• Yale Climate Connections
    Science Policy Exchange co-founder Kathy Fallon Lambert is quoted in an article by Yale Climate Connections about the Environmental Protection Agency's new Affordable Clean Energy rule. The new rule would hardly change emissions, with a small reduction of less than 1% beyond what would likely happen without any policy at all.
  • New York Times Magazine
    Science Policy Exchange project leader Gary Lovett of the Cary Institute of Ecosystem Studies is quoted in an article entitled, "Can Genetic Engineering Bring Back the American Chestnut?" by Gabriel Popkin, in the New York Times Magazine. 
  • Hubbard Brook Research Foundation
    Hubbard Brook Research Foundation, a founding Science Policy Exchange partner, has a rich set of virtual learning resources. They invite teachers, students, and parents to use the resources, which they have compiled all in one place.
  • Harvard T.H. Chan School of Public Health
    A science brief for journalists co-authored by Science Policy Exchange co-founders Kathy Fallon Lambert and Charley Driscoll reports that the Environmental Protection Agency is threatening to unravel federal rules that are reducing mercury pollution.
  • Washington Post
    Science Policy Exchange co-founder Kathy Fallon Lambert is quoted in an article in the Washington Post, about the Environmental Protection Agency's plan to  unravel a rule that has cut emissions of mercury and other toxins from power plants.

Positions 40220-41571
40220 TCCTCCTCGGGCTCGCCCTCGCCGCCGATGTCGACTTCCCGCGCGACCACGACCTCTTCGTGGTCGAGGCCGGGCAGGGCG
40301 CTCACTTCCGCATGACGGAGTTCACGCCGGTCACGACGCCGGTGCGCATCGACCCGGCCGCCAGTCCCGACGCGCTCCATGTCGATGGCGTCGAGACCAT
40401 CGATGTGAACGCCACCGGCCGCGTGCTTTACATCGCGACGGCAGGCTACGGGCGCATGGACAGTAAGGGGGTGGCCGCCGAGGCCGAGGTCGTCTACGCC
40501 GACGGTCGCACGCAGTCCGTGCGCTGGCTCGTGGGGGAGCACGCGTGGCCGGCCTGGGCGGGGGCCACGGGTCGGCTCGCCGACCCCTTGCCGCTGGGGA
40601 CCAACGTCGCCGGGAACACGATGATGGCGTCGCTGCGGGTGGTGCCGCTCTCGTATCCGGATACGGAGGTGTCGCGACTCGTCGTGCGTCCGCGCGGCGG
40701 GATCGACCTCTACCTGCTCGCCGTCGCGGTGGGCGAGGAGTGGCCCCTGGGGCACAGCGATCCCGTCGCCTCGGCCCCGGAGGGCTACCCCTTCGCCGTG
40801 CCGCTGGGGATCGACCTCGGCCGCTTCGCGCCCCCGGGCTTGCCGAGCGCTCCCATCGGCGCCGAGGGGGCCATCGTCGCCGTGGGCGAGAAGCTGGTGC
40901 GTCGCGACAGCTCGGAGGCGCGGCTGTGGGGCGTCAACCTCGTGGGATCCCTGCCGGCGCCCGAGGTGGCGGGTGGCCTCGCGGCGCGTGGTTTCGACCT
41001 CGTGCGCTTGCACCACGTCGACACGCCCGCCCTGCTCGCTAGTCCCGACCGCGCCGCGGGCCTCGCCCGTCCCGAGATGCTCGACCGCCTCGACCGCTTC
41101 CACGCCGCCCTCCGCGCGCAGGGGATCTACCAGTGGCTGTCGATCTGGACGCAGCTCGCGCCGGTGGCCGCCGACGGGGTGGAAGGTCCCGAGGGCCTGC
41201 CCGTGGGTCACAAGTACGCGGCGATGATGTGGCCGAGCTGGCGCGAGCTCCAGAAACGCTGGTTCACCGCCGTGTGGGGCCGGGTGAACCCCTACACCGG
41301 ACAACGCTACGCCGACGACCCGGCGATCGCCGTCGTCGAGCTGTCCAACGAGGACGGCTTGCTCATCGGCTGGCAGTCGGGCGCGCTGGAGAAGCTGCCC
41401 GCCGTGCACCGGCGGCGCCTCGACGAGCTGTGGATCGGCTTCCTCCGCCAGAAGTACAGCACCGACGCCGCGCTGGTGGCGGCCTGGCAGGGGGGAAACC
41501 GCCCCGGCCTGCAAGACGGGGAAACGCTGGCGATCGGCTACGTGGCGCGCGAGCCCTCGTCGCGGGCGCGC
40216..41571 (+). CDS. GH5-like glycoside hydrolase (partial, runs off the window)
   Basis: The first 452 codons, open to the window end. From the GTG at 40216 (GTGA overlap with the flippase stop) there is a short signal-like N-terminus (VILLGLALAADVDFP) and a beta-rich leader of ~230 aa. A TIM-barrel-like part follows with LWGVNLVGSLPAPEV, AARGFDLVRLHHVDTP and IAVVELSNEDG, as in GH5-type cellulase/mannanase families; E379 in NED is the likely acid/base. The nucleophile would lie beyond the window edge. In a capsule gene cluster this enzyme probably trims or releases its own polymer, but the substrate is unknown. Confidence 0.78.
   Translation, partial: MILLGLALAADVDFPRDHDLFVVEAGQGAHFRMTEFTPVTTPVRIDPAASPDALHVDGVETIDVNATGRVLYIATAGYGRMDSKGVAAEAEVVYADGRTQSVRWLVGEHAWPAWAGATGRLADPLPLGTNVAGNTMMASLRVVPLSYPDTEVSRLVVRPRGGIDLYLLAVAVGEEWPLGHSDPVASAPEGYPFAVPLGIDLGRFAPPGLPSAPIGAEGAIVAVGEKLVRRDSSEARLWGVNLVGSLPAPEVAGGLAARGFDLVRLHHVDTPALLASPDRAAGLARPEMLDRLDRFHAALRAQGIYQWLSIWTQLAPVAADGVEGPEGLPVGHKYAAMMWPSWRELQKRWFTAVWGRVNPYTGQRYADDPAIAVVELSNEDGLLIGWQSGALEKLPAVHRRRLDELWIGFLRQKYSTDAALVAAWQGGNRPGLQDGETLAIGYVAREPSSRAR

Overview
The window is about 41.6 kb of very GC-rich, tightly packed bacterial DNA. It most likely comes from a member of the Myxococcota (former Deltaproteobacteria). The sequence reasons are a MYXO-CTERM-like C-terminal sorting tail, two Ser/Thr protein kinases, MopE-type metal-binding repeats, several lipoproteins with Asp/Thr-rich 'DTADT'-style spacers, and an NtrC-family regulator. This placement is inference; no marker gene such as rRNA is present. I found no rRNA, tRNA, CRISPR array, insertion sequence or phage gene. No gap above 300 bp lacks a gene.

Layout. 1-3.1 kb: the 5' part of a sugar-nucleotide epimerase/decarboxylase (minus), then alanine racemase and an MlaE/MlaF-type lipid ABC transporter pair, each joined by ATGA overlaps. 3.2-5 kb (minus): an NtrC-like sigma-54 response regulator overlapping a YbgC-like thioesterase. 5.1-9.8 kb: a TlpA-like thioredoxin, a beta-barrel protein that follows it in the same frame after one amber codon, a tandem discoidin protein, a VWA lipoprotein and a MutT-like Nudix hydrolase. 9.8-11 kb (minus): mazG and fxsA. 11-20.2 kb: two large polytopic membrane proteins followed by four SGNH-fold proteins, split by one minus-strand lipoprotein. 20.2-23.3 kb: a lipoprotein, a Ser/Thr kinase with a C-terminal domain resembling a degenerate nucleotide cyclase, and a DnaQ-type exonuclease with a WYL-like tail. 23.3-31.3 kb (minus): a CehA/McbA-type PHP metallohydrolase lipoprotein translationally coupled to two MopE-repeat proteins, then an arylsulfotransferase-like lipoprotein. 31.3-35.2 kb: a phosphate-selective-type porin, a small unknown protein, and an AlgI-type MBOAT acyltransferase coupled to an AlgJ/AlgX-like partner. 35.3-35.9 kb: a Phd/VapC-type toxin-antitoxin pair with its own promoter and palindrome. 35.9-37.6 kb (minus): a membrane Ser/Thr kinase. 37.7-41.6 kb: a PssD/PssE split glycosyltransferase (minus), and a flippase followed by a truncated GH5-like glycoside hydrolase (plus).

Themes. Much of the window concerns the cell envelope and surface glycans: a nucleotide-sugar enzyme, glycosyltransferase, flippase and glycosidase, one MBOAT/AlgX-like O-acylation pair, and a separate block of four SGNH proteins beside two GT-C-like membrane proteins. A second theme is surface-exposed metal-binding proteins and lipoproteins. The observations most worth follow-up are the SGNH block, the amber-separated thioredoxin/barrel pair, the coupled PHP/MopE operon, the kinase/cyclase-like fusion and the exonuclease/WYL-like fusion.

• LTER Network
    Science Policy Exchange consortium includes four associated National Science Foundation Long Term Ecological Research (LTER) sites. The LTER Executive Board voted in January to change the status of the LTER Diversity Committee to make it a representative committee, with a named individual designated to participate from each site.
  • Harvard T.H. Chan School of Public Health
    Leaders of the Science Policy Exchange Energy Transformation project published a working paper today entitled, "Carbon Standards Re-Examined: An Analysis of Potential Emissions Outcomes for the Affordable Clean Energy Rule and the Clean Power Plan."
  • S3 RCN Outreach Product
    The New England Landcape Futures (NELF) Explorer is a scenarios-based interactive land-use mapping tool created with the input of more than 100 New Englanders who helped develop the scenarios and reviewed the beta-versions of the tool. With the NELF Explorer, you can visualize alternative future land uses over space and time at multiple scales including state, watershed, and town. You can also gain an understanding of how the different land-use scenarios would affect conservation priority lands such as wetlands and wildlife habitat.
  • Science Policy Exchange Comment
    Air quality would deteriorate in key areas of the US if the Clean Power Plan were repealed rather than implemented. Other consequences of repealing the Clean Power Plan and replacing it with a narrow "inside the fenceline" alternative include additional premature deaths and increased carbon dioxide emissions in some regions. Maps from a peer-reviewed publication illustrating areas at risk for worse air quality and health outcomes along with additional new analyses  are included in a public comment signed by 14 scientists and submitted to the US Environmental Protection Agency.
  • Science Policy Exchange Fact Sheet
    Large clean air and health co-benefits are possible with a power plant rule that includes stringent carbon dioxide emission targets, flexible compliance options, and significant program investments in end-user energy efficiency. An alternative limited to power plant upgrades provides few co-benefits and could increase premature deaths and heart attacks in the US.